The granting of legal tenure and the freeing of personal risk and even protection from public pursuit for malevolence and other misdemeanours have made corporations adept at avoiding public sanction -- and greed can often get the better of them.
The corporation’s attitude towards public relations is not one of how to be a good citizen, but rather about how to avoid getting caught being a bad citizen. It is ironic that this is the new ethos, which has become commonplace when doing business where the profit motive is paramount above everything else.
Thus, if a company is closed down or sued for liability, there is no recourse to the individuals who sponsored its existence or carried out acts in its name. This was always going to be the thorniest of concessions granted by the state for which it acted as a good counter until corporations themselves became as powerful or more powerful than states.
The above may not be true for all corporations, but it becomes somewhat palpable for consumers who feel ripped off, workers who feel they don’t get a fair share of the wealth and environmentalists who watch astonishingly how corporations violate environmental laws and regulations.
Not all corporations are rogues and not all corporations get away with it. But a limited liability corporation outside of good public or state surveillance will take the law into its own hands. For all the corporation’s pretence of being hero, creator of jobs and wealth, the limited liability company quickly becomes a public liability.
In the Aurora case, it is not the limited liability company provisions that albeit belatedly saved the public from rogue behaviour, but the presence of countervailing forces that ultimately brought worker and public interest to bear.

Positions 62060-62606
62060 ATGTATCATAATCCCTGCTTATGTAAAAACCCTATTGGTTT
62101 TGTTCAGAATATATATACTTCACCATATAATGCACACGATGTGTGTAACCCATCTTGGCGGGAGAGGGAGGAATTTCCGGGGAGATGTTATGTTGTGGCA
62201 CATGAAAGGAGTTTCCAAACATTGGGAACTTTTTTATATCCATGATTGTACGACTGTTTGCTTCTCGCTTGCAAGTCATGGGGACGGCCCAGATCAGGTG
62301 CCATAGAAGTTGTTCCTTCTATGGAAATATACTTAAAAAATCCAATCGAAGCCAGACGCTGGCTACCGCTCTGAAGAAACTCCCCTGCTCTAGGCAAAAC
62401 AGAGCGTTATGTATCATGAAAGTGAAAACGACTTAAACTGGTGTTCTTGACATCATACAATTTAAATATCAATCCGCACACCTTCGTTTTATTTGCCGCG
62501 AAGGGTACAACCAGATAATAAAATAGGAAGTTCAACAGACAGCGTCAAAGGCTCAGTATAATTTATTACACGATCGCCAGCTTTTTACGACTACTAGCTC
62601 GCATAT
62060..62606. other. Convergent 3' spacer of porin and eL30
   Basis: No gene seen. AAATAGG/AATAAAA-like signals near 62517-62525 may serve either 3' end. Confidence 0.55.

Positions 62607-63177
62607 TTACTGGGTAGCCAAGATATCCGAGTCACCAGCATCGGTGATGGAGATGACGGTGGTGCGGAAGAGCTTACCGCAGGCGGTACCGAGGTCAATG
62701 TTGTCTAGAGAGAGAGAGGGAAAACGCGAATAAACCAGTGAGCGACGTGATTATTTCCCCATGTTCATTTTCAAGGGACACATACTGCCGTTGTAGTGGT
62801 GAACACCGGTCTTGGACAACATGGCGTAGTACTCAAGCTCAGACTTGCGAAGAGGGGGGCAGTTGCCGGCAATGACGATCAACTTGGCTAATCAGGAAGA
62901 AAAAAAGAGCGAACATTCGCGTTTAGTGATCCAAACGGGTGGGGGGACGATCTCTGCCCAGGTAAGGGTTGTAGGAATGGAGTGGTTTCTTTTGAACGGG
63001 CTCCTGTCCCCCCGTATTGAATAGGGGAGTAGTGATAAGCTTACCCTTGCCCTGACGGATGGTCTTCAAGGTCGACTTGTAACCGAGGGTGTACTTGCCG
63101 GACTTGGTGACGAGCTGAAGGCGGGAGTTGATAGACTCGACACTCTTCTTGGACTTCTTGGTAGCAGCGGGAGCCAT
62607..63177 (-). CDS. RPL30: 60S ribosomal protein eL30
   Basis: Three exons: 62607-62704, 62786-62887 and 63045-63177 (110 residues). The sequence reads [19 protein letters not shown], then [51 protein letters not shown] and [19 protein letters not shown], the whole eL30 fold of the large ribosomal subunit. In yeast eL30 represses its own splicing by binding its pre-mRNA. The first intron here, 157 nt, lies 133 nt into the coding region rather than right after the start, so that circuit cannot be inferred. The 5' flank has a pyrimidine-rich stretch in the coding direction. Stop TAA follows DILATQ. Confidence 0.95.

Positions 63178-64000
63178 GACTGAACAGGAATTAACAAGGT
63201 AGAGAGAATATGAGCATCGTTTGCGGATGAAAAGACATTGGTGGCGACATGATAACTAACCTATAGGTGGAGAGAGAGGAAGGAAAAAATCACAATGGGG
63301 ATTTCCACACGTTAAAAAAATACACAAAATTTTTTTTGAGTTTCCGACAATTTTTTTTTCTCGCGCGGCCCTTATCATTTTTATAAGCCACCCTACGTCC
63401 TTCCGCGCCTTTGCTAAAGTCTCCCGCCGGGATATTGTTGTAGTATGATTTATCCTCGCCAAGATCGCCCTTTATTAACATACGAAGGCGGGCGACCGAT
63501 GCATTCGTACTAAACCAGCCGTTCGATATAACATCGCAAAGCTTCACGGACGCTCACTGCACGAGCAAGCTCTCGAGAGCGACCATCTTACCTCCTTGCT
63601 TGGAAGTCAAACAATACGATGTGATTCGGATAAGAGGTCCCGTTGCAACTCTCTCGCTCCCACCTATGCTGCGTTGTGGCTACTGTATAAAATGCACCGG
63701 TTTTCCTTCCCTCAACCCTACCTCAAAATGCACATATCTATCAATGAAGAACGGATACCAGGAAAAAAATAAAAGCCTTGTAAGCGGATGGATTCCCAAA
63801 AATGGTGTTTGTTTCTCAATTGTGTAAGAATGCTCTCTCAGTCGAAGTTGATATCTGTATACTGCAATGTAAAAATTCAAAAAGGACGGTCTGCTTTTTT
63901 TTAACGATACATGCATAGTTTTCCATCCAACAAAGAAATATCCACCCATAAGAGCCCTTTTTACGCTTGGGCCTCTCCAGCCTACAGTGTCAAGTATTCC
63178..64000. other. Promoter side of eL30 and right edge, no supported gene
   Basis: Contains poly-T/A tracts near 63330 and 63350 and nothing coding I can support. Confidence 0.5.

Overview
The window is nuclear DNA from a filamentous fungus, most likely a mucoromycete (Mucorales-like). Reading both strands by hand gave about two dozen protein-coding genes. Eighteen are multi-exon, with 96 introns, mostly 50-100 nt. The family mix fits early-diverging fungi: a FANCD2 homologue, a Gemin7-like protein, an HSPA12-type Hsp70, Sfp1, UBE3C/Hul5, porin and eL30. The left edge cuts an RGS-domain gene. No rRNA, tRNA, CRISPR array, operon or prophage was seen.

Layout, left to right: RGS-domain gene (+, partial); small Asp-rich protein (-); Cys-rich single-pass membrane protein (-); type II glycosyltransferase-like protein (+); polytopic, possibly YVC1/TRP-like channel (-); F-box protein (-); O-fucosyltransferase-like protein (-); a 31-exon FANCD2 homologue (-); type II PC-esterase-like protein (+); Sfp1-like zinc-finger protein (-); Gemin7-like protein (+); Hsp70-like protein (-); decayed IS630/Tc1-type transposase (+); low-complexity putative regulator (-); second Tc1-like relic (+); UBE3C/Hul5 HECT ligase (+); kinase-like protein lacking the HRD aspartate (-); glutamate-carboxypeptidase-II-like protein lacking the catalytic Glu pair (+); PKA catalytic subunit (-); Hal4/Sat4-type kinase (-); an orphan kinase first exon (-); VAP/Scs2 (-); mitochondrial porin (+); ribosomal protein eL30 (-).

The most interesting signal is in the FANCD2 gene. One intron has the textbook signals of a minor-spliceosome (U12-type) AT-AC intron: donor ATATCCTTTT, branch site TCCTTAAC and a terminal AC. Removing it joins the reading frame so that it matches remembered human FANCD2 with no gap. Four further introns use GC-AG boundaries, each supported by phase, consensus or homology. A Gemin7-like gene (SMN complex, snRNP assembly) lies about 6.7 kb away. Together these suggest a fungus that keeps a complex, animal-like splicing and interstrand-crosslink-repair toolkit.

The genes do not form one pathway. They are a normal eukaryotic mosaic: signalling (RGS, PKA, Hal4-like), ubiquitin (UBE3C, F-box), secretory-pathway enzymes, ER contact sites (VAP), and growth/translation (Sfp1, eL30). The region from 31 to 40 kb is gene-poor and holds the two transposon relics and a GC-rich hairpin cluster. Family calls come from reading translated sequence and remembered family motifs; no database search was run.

History is rich with examples of corporate misdemeanours. Take Enron, Halliburton or Blackwater; take the silicoses case against Anglo Ashanti with workers being poorly compensated for the health risks imposed upon them. As more cases like this start building up, corporations will suffer the common fate of public mistrust.
However, all is not just a free ride. We are still lucky to have good laws in this country. Some have been tried and tested; others have just come onto the scene to break this asymmetry between the abuse of corporate power and vulnerability of citizen.
The Consumer Protection Act, which came into effect in October last year, empowers consumers with significant recourse on issues ranging from misleading contracts and quality of service to transparency around pricing of goods.
The Act has already led to the establishment of a Commission and Tribunal.
This, together with the Competition Act, the National Credit Act and the right to pursue company CEOs and managers as personally liable for negligence against third parties under the new Company’s Act, strengthens the hands of consumers and workers.
Nevertheless, you can be sure that there will be more Auroras, if you let your guard down.
It's up to Civil Society
Neither big business nor big government ultimately serves the interests of the people. Both are systems focused on the accumulation of power and wealth - little else. It is up to civil society - and civil society alone - to ensure that neither business nor government abuses the power entrusted to it by voters, shareholders and workers. Unchecked by civil society, neither will police itself ...